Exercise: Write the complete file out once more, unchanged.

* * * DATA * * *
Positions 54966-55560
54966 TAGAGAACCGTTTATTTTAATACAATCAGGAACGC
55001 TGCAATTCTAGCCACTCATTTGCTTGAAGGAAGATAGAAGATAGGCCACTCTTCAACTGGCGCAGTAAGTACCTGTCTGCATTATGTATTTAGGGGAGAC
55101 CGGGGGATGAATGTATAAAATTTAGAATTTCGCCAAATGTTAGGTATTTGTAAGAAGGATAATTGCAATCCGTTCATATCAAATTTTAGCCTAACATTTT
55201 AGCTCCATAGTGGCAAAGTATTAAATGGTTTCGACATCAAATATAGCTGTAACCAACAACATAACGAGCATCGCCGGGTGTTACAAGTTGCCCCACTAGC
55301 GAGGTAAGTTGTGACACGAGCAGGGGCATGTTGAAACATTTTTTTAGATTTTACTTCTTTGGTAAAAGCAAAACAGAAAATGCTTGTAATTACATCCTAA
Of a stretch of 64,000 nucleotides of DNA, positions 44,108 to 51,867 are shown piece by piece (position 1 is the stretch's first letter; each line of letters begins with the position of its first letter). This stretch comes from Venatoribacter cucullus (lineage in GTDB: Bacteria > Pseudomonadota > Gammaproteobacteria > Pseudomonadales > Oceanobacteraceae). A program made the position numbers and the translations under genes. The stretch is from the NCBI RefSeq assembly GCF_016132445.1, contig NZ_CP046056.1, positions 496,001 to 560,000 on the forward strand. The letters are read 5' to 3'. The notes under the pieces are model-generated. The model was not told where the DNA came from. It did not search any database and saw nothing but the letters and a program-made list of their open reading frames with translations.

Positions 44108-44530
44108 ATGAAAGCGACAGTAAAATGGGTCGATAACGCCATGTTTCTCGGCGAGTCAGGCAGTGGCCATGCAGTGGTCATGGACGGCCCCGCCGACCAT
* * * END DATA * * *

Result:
Positions 54966-55560
54966 TAGAGAACCGTTTATTTTAATACAATCAGGAACGC
55001 TGCAATTCTAGCCACTCATTTGCTTGAAGGAAGATAGAAGATAGGCCACTCTTCAACTGGCGCAGTAAGTACCTGTCTGCATTATGTATTTAGGGGAGAC
55101 CGGGGGATGAATGTATAAAATTTAGAATTTCGCCAAATGTTAGGTATTTGTAAGAAGGATAATTGCAATCCGTTCATATCAAATTTTAGCCTAACATTTT
55201 AGCTCCATAGTGGCAAAGTATTAAATGGTTTCGACATCAAATATAGCTGTAACCAACAACATAACGAGCATCGCCGGGTGTTACAAGTTGCCCCACTAGC
55301 GAGGTAAGTTGTGACACGAGCAGGGGCATGTTGAAACATTTTTTTAGATTTTACTTCTTTGGTAAAAGCAAAACAGAAAATGCTTGTAATTACATCCTAA
Of a stretch of 64,000 nucleotides of DNA, positions 44,108 to 51,867 are shown piece by piece (position 1 is the stretch's first letter; each line of letters begins with the position of its first letter). This stretch comes from Venatoribacter cucullus (lineage in GTDB: Bacteria > Pseudomonadota > Gammaproteobacteria > Pseudomonadales > Oceanobacteraceae). A program made the position numbers and the translations under genes. The stretch is from the NCBI RefSeq assembly GCF_016132445.1, contig NZ_CP046056.1, positions 496,001 to 560,000 on the forward strand. The letters are read 5' to 3'. The notes under the pieces are model-generated. The model was not told where the DNA came from. It did not search any database and saw nothing but the letters and a program-made list of their open reading frames with translations.

Positions 44108-44530
44108 ATGAAAGCGACAGTAAAATGGGTCGATAACGCCATGTTTCTCGGCGAGTCAGGCAGTGGCCATGCAGTGGTCATGGACGGCCCCGCCGACCAT